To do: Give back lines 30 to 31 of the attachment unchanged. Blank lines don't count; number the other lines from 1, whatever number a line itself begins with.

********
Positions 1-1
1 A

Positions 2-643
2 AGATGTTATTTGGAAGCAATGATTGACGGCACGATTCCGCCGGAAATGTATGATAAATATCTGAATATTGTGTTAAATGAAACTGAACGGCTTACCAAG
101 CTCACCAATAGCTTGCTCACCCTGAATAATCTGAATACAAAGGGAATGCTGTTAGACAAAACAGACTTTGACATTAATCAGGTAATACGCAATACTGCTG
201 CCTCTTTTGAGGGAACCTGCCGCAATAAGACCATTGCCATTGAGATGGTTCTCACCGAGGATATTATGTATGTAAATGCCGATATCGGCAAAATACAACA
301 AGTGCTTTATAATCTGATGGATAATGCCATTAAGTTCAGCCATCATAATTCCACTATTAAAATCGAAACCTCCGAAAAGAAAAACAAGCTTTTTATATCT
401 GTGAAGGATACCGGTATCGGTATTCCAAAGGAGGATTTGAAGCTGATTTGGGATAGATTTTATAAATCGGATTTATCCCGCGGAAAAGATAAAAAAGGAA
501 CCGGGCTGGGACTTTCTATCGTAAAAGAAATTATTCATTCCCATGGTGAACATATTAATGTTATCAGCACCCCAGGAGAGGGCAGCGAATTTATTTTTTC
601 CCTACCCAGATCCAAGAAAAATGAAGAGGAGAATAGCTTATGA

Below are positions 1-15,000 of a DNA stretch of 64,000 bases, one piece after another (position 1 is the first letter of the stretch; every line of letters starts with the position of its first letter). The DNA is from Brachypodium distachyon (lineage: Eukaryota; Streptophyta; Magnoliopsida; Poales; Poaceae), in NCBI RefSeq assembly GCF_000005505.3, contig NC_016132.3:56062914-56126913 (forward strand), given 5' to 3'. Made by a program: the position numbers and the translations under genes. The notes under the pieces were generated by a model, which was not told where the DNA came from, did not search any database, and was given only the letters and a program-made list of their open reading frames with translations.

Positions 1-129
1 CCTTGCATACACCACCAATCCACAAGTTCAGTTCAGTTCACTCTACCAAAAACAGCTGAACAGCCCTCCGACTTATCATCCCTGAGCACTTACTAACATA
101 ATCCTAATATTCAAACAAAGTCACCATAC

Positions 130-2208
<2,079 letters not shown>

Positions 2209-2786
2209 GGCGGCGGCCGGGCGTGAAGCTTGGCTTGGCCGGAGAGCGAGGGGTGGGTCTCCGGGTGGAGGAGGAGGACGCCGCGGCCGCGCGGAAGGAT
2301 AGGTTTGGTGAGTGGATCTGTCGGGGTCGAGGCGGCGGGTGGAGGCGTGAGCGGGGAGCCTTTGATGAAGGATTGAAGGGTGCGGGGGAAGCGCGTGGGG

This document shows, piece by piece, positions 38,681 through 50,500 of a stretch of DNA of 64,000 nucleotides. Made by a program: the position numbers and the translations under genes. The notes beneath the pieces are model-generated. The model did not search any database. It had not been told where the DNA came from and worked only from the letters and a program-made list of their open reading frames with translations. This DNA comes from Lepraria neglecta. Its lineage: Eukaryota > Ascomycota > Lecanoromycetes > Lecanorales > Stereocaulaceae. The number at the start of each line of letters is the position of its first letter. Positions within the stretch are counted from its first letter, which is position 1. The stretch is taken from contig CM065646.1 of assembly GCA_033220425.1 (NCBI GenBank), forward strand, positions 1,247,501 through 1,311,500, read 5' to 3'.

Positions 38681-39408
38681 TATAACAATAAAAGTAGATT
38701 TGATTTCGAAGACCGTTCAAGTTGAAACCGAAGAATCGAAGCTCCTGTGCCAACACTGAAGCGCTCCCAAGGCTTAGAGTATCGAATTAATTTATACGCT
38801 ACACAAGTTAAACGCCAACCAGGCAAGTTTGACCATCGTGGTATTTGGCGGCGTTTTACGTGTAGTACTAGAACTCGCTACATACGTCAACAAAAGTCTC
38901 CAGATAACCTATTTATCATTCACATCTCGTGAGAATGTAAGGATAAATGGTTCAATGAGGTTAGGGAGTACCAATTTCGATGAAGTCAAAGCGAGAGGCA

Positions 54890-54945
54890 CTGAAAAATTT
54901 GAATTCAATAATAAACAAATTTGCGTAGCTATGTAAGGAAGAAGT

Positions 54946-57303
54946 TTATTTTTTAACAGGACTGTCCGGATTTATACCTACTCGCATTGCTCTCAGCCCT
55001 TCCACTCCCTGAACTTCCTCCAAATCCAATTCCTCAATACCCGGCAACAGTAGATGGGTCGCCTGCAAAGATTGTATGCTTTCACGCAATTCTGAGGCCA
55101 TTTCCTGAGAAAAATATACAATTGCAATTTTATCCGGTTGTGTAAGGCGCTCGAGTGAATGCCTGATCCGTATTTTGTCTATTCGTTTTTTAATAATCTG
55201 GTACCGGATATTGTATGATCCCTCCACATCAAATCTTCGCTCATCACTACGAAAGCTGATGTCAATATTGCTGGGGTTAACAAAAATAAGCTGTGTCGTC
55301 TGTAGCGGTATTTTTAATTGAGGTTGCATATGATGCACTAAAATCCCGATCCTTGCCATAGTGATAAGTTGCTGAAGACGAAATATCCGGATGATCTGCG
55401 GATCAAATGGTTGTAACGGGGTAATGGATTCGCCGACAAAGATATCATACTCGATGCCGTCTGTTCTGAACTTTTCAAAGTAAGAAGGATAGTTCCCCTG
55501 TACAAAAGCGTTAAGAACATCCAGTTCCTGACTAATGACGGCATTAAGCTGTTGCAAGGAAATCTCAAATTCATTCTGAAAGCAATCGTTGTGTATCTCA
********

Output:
54946 TTATTTTTTAACAGGACTGTCCGGATTTATACCTACTCGCATTGCTCTCAGCCCT
55001 TCCACTCCCTGAACTTCCTCCAAATCCAATTCCTCAATACCCGGCAACAGTAGATGGGTCGCCTGCAAAGATTGTATGCTTTCACGCAATTCTGAGGCCA